Christian Davis, former editor for C & G Sports, said he enjoyed Pontzer’s company as much as his work.

“Tim’s first assignment for us was covering a local baseball game. I had asked that he do a simple game report to see how his writing looked. Tim went out of his way and profiled a manager along with the game story. He had a gift for writing — finding something unique and worth telling in every assignment,” Davis said in an email. “As good as Tim was at writing, he was an even better person. It was impossible not to like Tim. He was quick to smile and wanted to make sure you felt like you were the most important person he was going to talk to that day.”

Along with Davis, Pontzer became fast friends with other staffers in the editorial department, like Andy Kozlowski, the staff writer for the Madison-Park News.

“Tim was my coworker, my financial advisor and my friend. During long talks with him over lunch or after hours, I marveled at his empathy and ability to make an hours-long conversation feel like a brisk five minutes. Hours flew by when talking to Tim. He had the remarkable ability to chat with anyone about anything, without ever making you feel uncomfortable,” Kozlowski wrote. “People felt at ease around Tim because he loved them for who they are — his interest was sincere, and his enthusiasm was infectious. And he was exceedingly generous. The only time he wasn’t in good cheer is when he was wracking his brain trying to think of how to help a friend. He lived his life fully, but he never forgot about others. And those who knew Tim won’t ever forget him.”

Perhaps no staffer was closer to Pontzer than former layout designer Josh Soltman. The two met in journalism school at Oakland University, and reunited in the C & G newsroom, where they became close pals, having lunch together each day and laughing as they walked out in the evening.

“The first thing he said to me was an inappropriate joke about an article I had up on my computer screen, so I immediately liked him, because I don’t take anything seriously and need to be able to joke around,” Soltman remembered. “I would say the only way my impression changed was that when I first met him I thought he seemed funny and like a nice guy, but I didn’t think much beyond that. But he turned out to become my best friend and was one of the most genuine people I’ve ever known in my life.”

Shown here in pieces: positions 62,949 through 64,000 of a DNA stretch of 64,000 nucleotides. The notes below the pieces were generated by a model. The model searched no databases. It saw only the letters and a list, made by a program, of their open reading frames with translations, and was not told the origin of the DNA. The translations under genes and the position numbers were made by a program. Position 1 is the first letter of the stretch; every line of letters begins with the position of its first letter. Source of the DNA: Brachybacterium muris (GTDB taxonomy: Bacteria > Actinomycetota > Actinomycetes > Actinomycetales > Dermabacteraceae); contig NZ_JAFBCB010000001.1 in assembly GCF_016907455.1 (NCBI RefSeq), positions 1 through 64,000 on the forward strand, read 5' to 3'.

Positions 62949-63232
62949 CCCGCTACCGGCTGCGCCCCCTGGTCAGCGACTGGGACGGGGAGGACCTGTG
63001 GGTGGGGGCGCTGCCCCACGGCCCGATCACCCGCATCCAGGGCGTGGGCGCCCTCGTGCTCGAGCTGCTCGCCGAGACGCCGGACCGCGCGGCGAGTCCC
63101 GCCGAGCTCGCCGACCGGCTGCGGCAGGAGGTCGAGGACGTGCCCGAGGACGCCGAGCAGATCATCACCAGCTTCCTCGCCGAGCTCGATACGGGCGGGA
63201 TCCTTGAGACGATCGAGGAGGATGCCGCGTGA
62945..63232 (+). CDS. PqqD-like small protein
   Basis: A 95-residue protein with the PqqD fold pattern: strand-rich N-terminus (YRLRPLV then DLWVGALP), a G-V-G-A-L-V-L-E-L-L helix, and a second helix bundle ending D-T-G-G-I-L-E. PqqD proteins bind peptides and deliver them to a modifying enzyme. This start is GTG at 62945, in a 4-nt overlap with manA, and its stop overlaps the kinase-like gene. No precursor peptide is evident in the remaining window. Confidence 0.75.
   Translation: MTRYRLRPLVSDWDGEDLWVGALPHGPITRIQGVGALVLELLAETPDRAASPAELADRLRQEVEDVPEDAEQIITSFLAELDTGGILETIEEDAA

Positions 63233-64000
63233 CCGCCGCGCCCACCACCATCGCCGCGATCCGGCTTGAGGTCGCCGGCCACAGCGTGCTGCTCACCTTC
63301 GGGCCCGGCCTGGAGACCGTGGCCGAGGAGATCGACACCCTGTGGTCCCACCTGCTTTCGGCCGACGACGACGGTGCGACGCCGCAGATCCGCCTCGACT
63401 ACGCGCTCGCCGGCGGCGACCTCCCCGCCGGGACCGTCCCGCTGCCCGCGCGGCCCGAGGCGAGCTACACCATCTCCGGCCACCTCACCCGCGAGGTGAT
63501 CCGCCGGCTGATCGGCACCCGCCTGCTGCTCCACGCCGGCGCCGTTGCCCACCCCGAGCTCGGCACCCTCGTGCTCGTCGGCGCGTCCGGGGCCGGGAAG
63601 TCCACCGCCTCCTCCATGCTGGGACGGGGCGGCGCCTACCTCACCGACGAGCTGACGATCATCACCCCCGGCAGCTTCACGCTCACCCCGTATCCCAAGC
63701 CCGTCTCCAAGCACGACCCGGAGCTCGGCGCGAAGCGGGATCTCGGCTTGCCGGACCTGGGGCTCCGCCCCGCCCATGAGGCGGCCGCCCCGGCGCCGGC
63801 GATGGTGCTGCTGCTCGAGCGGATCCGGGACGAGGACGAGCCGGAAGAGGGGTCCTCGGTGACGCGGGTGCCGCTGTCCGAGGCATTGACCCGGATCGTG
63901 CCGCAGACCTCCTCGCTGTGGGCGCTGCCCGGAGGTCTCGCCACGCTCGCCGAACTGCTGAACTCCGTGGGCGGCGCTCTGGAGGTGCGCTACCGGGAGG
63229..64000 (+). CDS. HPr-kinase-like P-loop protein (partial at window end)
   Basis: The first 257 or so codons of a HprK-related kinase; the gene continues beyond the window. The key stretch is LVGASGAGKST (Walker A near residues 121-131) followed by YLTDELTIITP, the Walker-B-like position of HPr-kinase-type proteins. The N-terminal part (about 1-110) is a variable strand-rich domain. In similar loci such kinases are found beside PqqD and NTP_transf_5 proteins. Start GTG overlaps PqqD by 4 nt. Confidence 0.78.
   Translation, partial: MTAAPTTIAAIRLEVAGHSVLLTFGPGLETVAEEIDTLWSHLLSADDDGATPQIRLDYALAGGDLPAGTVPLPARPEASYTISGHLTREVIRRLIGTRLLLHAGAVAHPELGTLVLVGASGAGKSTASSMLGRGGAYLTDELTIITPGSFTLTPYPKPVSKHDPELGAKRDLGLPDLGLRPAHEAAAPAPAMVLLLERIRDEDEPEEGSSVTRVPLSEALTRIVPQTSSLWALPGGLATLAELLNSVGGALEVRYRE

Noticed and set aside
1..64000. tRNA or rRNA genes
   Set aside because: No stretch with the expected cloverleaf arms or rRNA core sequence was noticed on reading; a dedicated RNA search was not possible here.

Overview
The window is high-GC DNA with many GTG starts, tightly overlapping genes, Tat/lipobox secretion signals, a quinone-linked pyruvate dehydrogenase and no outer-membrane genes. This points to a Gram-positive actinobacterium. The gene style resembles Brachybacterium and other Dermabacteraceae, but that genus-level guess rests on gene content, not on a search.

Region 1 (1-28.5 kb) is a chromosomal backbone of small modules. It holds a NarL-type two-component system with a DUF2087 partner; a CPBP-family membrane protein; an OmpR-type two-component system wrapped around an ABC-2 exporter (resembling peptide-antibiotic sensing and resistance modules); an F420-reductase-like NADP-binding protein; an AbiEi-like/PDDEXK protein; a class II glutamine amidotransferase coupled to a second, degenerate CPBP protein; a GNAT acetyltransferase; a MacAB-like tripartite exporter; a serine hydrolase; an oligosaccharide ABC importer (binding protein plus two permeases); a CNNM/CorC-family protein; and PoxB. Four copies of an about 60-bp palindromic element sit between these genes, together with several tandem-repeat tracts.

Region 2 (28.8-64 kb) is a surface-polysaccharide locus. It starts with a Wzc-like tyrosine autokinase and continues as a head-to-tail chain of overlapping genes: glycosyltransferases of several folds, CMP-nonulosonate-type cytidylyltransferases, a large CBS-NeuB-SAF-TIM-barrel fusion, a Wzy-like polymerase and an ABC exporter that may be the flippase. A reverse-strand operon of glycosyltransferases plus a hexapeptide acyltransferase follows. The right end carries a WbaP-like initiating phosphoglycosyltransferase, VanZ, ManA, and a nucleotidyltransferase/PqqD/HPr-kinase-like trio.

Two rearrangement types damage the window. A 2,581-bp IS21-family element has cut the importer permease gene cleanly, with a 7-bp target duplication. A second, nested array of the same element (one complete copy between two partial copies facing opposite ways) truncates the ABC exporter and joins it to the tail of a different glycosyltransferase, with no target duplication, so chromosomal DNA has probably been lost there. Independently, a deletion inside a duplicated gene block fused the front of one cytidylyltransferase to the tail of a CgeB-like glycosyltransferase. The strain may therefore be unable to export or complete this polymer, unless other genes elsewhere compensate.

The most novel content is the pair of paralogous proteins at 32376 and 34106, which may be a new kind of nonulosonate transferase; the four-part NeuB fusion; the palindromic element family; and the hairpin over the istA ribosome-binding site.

This reporter remembers Pontzer as the bright-eyed new kid in the newsroom — a personality that curmudgeonly veteran writers like myself tend to avoid. Despite jabs, like when I kiddingly called him “Little Timmy,” Pontzer was unmoved.

Instead, his work got sharper and his presence bigger. He signed up for the editorial kickball team, then came out for Thursday night bar trivia. If there was a sports question on the docket that night, the other teams could go ahead and head home — they hadn’t a chance against our guy.

He was smart, and even stylish. He never let a particularly fabulous pair of shoes go unnoticed. I miss that.


A short life well lived
Stories of Pontzer’s kindness and joyful attitude were seemingly endless at his memorial service last month, when hundreds of friends, family, teammates and coworkers turned up to pay their respects.

It was the greatest final gift any parent could receive, and the Pontzer family was astounded by details even they didn’t know.

“We’ve got a ton of food in our basement. Every so often, Tim would go down there, fill up a box, and leave with it. I never asked what he was doing. But it turns out he had a classmate that had been basically disowned by his family, he had no money and no food. Tim would take him stuff,” Jim Pontzer said. “And when he was at the radio station, they’d throw this swag at him and say, ‘Hey, Pontzer. Get rid of this stuff.’ So he’d put it in his car, drive through not-so-nice parts of town and when he spotted homeless people he’d get out and say ‘Here, take these shoes. Take these shirts.’”

Those memories can only provide so much comfort to his family now, and Jim Pontzer said they believe their son, a blessing to those he came across, got a miracle of his own in the end.

“If somebody does something for my family, I never forget that. And what better favor could I receive than to have my son seated next to Jesus Christ?” he said. “As long as I have breath, I will grieve for my son. But what I know and my hope is greater than all of that. By golly, we miss him. I just have to remember he’s at the party; he’s there. He’s at the safest place he’s ever going to be.”